Should I refinance my mortgage? If you’re wondering about this, then you’re not alone. It’s a question that many homeowners find themselves asking. Ultimately, whether it’s a good decision depends on your reasons for refinancing and your situation.
Should I Refinance My Mortgage?
When you refinance your home loan, you replace your existing home loan with a brand-new loan. This new loan comes with a new interest rate and new terms. It also comes with a price tag. Since the process isn’t free, you’ll need to consider both what you hope to achieve by refinancing and the cost of refinancing carefully. Then, you can decide if proceeding with refinancing is a smart choice.
Reason to Refinance #1: Get a Lower Interest Rate
Snagging a lower interest rate can reduce the cost of borrowing. How much lower is worth it? You’ll need to run the numbers to be sure, but the general rule of thumb is that refinancing is a good idea if you can lower your interest rate by one percent or more, according to Investopedia.
Reason to Refinance #2: Get a Lower Mortgage Payment
As Better points out, a desire for lower monthly payments can be a driving factor for refinancing. Securing a lower interest rate will generally help lower your payment too. However, if you really need extra breathing room in your budget, you may choose to refinance into a longer term. Extending the life of your mortgage will ultimately cost you more in interest, but it will allow you to pay less each month.
Reason to Refinance #3: Get Rid of Mortgage Insurance
Private mortgage insurance protects your lender, but it can add hundreds of dollars to your expenses. With a conventional loan, you could cancel PMI once the mortgage falls below 80 percent of the home’s value. As NerdWallet reports, refinancing may allow you to do away with PMI sooner. If you have an FHA loan, you’re stuck with mortgage insurance for the life of the loan. The only way to get rid of the insurance is to refinance into another kind of loan.
Reason to Refinance #4: Switch to a Fixed-Rate or Adjustable-Rate Loan
As Investopedia notes, refinancing can be a useful way to change between fixed-rate and adjustable-rate mortgages (ARMs). If you’re a homeowner with an ARM who is worried about rising rates or uncomfortable with unpredictability, you might choose to refinance so that you can switch to a steady fixed-rate loan. On the other hand, if interest rates are falling, you might consider the potential savings worth the risk of trading your fixed-rate mortgage for an ARM.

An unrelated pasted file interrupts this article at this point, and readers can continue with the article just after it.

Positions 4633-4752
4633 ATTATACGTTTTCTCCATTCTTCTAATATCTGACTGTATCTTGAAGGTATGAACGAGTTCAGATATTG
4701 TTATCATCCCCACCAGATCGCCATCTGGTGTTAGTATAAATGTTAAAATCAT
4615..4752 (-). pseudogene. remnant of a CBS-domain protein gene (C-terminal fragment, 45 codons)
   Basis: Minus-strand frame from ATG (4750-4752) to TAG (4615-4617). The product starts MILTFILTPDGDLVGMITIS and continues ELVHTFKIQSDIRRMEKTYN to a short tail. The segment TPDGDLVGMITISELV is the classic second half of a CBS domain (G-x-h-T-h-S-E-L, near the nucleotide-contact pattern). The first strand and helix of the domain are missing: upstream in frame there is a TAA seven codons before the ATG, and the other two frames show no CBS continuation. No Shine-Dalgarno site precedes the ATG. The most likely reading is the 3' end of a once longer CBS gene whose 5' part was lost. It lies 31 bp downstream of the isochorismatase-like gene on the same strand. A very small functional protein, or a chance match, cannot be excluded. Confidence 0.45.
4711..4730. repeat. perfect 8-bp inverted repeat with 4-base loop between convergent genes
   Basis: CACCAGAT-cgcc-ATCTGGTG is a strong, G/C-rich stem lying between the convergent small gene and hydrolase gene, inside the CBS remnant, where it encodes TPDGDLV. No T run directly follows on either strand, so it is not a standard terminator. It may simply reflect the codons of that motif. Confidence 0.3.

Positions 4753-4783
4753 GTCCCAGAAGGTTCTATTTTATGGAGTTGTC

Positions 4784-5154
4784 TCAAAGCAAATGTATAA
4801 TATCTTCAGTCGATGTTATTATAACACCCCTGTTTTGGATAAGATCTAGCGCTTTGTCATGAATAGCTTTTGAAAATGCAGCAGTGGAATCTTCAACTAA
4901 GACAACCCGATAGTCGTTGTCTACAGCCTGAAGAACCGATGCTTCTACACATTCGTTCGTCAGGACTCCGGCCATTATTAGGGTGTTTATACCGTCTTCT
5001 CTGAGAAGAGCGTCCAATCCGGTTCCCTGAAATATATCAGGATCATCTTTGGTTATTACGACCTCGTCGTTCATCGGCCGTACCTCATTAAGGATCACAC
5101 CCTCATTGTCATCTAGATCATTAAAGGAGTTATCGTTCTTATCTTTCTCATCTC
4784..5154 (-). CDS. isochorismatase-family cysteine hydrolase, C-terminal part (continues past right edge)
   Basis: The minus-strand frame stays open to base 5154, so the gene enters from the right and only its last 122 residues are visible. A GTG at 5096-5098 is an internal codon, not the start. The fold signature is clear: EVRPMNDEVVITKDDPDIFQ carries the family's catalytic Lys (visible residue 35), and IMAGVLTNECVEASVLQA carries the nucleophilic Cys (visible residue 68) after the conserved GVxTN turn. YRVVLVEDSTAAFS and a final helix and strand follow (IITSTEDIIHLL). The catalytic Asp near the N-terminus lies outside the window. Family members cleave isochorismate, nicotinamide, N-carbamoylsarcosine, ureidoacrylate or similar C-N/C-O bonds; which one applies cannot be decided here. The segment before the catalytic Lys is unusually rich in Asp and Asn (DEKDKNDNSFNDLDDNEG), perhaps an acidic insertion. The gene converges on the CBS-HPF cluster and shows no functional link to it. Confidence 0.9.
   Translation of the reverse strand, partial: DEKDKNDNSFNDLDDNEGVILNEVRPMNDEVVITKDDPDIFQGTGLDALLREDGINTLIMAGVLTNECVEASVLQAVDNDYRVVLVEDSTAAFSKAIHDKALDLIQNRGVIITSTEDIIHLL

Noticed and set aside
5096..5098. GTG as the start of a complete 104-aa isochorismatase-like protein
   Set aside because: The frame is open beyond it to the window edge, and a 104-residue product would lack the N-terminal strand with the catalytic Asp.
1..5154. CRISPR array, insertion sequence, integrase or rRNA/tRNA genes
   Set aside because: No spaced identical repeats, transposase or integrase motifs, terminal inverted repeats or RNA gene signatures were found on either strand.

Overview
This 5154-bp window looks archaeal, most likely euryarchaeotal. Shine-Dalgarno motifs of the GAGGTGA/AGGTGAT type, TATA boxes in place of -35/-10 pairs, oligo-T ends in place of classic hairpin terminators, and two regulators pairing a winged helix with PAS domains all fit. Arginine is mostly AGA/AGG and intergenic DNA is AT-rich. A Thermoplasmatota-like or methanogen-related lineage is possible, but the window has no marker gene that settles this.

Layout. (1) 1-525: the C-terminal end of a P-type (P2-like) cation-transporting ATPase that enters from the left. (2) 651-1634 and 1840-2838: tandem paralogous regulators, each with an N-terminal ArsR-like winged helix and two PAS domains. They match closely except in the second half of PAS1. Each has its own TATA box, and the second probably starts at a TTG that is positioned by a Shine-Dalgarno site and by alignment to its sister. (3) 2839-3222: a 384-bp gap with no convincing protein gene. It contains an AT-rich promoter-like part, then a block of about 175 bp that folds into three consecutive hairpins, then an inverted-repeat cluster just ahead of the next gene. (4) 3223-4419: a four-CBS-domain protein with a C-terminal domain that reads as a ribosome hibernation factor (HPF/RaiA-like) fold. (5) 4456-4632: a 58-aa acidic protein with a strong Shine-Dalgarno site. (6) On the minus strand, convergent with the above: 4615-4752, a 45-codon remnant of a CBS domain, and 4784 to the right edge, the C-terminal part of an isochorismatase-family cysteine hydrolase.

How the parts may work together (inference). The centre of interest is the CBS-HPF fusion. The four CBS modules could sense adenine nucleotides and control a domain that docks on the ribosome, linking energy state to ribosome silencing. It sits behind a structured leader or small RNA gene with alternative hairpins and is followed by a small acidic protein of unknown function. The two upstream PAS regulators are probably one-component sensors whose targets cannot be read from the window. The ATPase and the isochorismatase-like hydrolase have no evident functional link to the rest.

Reason to Refinance #5: Access Home Equity
Tapping into your home equity is a popular reason to refinance. As The Mortgage Reports indicates, a cash-out refinance can be used to get extra cash for making home improvements, paying down debts, going to school, investing, starting a business, and other activities. The cash you receive can be used for any purpose, but it’s best to use it wisely because the obligation is tied to your home.
When Refinancing Your Home Loan Makes Financial Sense
Should I refinance my mortgage? When you’re considering that question, it’s important to weigh the financial pros and cons. As Forbes notes, refinancing has the potential to bring both short-term and long-term financial savings. By securing a lower interest rate and getting rid of mortgage insurance, you may be able to reduce your monthly payment and overall costs of borrowing. However, there are costs involved in refinancing. These include the origination fee, appraisal fee, title insurance fee, and credit report fee, and they typically total between two and six percent of the amount borrowed. To determine if refinancing makes sense from a financial perspective, it helps to calculate the break-even point. This is the point where your savings from the refinancing surpass its costs. To figure it out, tally up your closing costs. Then, divide them by the amount you save each month as a result of your new payment. This should reveal how many months it will take you to recoup the costs of your refinancing.